Aug 7, 2014, 12:11 PM EDT
Danny Espinosa’s splits as a switch-hitter are no secret at this point, through five years of his MLB career. Espinosa himself is aware he hits better from the right side of the plate. The team’s front office knows, even manager Matt Williams has acknowledged it.
So, why doesn’t Espinosa hit exclusively right-handed? It’s not so simple, according to Espinosa and Williams.
“If it was that easy I think I’d try it, but I’ve never done it,” Espinosa said. “I don’t know how easy that would be. It’d be nice to say, ‘Hey, just take it to the other side.’ But I’ve never done it.”
“Generally it’s a situation where it’s somebody who has experience somewhere in the past doing that,” Williams added. “The only issue with Danny is that he doesn’t have that. So for him to hit right-handed exclusively, he’d have to go get some experience doing it. It’s very difficult to do here.”
The numbers are clear: Espinosa has been a much better hitter in his career when batting right-handed. In 217 career at-bats hitting right against a lefty, Espinosa holds a .271 average and .810 OPS. In 1,278 at-bats hitting lefty against a right-hander, Espinosa has hit just .214 with a .649 OPS.
The stats are even more extreme this season, as Espinosa is batting .310 right-handed and just .184 left-handed. The difference in OPS is .907 to .537.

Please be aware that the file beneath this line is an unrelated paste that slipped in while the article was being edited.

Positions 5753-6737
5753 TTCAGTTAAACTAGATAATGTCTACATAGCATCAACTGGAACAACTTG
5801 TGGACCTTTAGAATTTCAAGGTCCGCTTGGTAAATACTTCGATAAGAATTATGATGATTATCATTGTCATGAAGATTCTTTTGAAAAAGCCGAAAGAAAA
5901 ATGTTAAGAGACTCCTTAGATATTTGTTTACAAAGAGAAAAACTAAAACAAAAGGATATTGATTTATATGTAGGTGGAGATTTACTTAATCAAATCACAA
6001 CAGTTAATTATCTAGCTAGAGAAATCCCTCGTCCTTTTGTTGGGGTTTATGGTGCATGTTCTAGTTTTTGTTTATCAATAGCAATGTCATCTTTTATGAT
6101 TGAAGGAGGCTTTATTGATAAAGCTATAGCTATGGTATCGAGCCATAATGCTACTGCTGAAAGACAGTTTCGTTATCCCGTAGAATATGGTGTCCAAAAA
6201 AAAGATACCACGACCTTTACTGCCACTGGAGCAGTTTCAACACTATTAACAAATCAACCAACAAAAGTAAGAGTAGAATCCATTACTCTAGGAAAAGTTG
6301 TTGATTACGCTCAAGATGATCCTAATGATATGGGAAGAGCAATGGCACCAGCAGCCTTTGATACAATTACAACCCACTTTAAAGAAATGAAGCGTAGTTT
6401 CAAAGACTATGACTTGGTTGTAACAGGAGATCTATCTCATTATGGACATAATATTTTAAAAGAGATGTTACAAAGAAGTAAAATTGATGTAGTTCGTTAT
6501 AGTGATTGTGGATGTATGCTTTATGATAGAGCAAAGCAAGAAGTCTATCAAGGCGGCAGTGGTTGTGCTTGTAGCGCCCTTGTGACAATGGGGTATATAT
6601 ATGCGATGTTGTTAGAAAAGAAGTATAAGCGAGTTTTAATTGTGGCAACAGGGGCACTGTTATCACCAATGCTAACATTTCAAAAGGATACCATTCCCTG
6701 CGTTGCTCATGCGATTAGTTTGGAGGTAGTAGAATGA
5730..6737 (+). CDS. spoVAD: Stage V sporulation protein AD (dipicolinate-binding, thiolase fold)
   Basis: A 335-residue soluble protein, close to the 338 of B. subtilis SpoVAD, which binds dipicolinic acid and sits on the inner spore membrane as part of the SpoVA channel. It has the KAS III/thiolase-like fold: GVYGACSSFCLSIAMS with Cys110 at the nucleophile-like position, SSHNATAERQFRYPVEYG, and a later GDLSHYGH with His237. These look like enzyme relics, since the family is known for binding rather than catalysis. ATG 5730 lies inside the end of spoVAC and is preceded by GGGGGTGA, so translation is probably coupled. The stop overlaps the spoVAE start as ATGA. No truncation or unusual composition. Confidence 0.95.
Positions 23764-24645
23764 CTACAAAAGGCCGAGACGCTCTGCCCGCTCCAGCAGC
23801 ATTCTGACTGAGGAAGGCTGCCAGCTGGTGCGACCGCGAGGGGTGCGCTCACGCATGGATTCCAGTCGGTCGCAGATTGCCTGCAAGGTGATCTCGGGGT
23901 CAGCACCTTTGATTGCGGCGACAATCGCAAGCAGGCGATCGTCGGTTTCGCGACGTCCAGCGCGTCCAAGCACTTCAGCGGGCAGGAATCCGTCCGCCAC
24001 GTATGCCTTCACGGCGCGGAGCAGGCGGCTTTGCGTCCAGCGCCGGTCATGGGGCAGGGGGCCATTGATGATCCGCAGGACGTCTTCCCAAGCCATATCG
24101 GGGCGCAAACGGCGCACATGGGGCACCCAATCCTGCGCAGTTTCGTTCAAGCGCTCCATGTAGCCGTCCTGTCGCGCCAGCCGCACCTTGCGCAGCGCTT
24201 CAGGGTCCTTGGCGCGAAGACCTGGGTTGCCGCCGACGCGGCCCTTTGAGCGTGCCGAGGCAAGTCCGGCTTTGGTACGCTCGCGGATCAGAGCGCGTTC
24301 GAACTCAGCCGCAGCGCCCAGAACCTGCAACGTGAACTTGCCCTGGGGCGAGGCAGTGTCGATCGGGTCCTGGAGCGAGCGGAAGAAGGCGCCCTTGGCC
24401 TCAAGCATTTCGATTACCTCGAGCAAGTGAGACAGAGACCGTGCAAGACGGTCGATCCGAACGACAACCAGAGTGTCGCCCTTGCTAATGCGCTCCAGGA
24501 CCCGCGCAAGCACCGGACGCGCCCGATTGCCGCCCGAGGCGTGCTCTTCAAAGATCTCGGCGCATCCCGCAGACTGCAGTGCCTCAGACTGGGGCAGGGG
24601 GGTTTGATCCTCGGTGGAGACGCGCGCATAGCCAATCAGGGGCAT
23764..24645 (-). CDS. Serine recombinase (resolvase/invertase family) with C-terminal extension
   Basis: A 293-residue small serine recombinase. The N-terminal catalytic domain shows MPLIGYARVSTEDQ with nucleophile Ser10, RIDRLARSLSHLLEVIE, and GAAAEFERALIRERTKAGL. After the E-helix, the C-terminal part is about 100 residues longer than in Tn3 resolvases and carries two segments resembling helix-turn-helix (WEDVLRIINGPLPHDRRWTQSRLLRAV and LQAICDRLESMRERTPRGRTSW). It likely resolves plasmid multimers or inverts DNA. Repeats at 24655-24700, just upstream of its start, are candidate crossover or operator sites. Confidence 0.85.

Espinosa only has 13 career at-bats batting right against a right-handed pitcher, and he hasn’t done it since 2012. He has three hits, a double and an RBI, but that’s a small sample size. Williams would like to see much more than that before sending him out to bat only right-handed.
“I don’t see any reason why I would say: ‘Danny, you need to go up there against [Jacob] deGrom and hit right-handed.’ That would be foolish. The fact that he’s thinking about it is a positive thing for him, but you just can’t jump into the fire like that. Reaction to fastballs in and up and in, you just don’t see it until you have some experience in doing it.”
At this point it looks like a change the Nationals may someday consider making, but not in 2014. For now, Espinosa will have to find a way to improve hitting left-handed.
On Wednesday, he explained why he believes there has been such a difference:
“Consistency. I go up there and I do the same thing. I go up there with the same stance. I know what I want to do and what I can do. Left-handed I’ve been searching as far as comfort in my stance and comfort. So right-handed I’ve done the same swing, been the same guy since I’ve been in pro ball as far as my setup. I just feel comfortable right now right-handed.”
Mark Zuckerman contributed to this story
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